Every year, the most common New Year’s resolutions have something to do with healthy living. Whatever the goal, the overarching theme is the same: to better one’s health. In addition, another resolution, taking a month off drinking, has become increasingly common.
Dry January benefits
There are any number of reasons someone may take on Dry January: to sample sobriety without the overwhelm of giving up alcohol entirely, to save money, to explore new ways to cope, etc. For me, after a holiday season filled with excess and indulgence, it feels good to challenge and better myself — my health and wellbeing, and my sense of self efficacy, that I can do whatever I put my mind to.
While fad or trendy diets and challenges tend to do more harm than good, consciously cutting back on alcohol for any length of time is worth it. Women especially are at greater risk for some of the negative effects of booze, according to the Centers for Disease Control and Prevention.
So “if women are more vulnerable, which I think they are, then when they cut back, they should see proportionally a greater gain in those health consequences,” says Sharon Wilsnack, an expert on drinking behavior in women and a professor of psychiatry and behavioral science at the University of North Dakota. “But I would recommend it for both women and men.”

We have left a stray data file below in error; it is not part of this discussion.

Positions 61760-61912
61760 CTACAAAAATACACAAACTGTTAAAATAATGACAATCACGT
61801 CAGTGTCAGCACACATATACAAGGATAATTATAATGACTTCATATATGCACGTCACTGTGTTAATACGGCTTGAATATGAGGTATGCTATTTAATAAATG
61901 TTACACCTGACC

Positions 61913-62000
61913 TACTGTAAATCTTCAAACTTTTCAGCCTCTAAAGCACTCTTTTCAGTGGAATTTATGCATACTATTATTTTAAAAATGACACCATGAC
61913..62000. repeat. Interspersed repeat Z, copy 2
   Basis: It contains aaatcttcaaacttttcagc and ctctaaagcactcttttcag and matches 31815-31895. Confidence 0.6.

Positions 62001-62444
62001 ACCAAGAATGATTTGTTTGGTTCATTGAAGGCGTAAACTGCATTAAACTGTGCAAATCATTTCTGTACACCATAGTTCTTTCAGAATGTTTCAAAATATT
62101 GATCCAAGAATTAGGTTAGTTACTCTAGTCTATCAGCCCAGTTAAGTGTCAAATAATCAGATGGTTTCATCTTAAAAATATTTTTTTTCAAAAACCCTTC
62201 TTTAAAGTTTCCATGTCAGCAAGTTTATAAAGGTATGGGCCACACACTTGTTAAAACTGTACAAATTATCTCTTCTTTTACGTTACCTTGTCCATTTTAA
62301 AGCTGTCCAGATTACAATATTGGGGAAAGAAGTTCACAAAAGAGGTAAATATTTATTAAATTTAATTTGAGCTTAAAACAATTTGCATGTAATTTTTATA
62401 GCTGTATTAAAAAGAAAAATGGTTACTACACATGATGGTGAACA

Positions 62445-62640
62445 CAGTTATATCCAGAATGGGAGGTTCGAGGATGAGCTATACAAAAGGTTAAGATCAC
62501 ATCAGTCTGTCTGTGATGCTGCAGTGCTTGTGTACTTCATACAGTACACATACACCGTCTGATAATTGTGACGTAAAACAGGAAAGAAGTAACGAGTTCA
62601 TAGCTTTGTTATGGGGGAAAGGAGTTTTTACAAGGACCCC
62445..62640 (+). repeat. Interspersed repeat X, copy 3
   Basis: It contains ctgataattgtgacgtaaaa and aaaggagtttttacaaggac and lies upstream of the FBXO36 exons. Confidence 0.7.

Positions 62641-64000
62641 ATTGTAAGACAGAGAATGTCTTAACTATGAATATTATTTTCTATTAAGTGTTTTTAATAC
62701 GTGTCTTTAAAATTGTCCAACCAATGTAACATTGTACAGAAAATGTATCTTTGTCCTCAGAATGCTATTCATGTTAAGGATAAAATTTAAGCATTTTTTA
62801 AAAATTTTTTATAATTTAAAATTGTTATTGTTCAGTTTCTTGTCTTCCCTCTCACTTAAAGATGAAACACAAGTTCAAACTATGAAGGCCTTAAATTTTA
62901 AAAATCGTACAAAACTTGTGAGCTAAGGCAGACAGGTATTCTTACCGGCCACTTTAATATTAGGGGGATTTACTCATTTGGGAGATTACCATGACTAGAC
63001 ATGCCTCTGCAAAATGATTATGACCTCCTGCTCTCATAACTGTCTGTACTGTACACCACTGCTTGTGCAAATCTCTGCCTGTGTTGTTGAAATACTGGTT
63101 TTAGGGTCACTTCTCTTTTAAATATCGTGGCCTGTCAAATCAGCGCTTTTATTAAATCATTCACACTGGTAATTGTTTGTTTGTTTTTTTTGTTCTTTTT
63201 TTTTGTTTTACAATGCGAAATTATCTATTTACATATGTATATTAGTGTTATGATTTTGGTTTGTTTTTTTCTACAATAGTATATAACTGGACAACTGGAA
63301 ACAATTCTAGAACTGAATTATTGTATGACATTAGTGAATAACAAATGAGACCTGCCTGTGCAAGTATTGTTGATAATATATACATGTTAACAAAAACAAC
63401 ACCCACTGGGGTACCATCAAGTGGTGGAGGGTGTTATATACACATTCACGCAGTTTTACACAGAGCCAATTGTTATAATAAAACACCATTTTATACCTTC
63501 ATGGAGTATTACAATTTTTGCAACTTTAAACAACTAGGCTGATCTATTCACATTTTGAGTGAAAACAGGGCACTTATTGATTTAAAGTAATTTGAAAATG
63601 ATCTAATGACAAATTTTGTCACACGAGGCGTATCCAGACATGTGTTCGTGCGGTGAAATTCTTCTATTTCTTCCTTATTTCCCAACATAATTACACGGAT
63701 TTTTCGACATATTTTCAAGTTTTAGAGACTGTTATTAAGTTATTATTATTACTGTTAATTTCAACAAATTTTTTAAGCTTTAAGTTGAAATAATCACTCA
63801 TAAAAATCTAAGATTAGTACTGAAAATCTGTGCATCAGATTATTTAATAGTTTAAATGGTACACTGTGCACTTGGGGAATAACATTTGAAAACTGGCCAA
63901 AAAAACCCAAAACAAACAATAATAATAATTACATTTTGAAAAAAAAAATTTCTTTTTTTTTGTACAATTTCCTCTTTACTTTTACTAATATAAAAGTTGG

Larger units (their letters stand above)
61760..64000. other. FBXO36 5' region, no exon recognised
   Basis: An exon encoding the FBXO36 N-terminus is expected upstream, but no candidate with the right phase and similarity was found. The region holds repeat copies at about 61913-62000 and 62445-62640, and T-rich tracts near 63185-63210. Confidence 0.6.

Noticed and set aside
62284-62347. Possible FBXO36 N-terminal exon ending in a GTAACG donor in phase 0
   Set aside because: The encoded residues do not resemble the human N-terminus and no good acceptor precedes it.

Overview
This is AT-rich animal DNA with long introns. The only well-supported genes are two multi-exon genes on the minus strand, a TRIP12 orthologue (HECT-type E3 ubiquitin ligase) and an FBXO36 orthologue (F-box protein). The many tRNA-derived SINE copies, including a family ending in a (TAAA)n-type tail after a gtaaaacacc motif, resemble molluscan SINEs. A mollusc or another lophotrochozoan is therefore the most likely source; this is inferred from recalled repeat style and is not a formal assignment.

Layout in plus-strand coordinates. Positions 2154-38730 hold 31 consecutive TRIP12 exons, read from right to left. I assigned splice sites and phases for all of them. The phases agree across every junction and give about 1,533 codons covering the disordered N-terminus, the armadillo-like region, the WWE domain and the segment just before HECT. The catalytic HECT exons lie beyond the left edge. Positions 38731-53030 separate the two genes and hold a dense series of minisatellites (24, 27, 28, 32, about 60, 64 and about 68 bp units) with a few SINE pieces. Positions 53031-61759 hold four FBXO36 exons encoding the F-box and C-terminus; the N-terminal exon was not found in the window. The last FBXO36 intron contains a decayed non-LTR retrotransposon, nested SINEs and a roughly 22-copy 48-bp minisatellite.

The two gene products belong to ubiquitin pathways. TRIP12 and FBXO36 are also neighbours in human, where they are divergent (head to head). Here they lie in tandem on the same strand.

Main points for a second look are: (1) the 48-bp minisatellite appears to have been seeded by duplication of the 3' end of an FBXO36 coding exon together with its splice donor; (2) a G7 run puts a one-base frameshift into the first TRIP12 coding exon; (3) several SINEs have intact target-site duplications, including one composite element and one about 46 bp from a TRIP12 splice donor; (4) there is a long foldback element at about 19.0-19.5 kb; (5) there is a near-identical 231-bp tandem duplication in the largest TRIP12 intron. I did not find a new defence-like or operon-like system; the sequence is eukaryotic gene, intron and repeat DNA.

Besides “better health,” which is broad and may feel vague and intangible, other health benefits Dry January may yield include a mood boost, better sleep, less bloat, brighter skin, and a stronger immune system. These, and the opportunity to save money, and I’m in. Plus, the No-Alcohol Industry is growing, driven by younger consumers and the desire to live a healthier lifestyle, so the category’s options and boozy alternatives are plentiful.
How to have a successful Dry January
If you’re still not convinced, shake free from thinking in black and white, all or nothing. Consider Dry-ish January. Its goal: to consciously drink less even if you don’t abstain altogether. I love allowing planned exceptions in any number (1, 3, 5?) for any occasion.
Other recommendations on how to have a successful month:
- Begin journaling
- Break up your routine
- Recruit a friend
- Start a new workout regimen
- Explore new ways to cope
- Know when to get help from a professional
- More than anything, be kind to yourself
The bottom line: “People are often their own worst critics and get down on themselves — and give up on their dry month — if they have one alcoholic beverage,” says Hilary Sheinbaum, creator of the month-long guide to going sober, The Dry Challenge. “If this happens, brush it off and call it a One-Drink January or a Damp January and pick up where you left off.”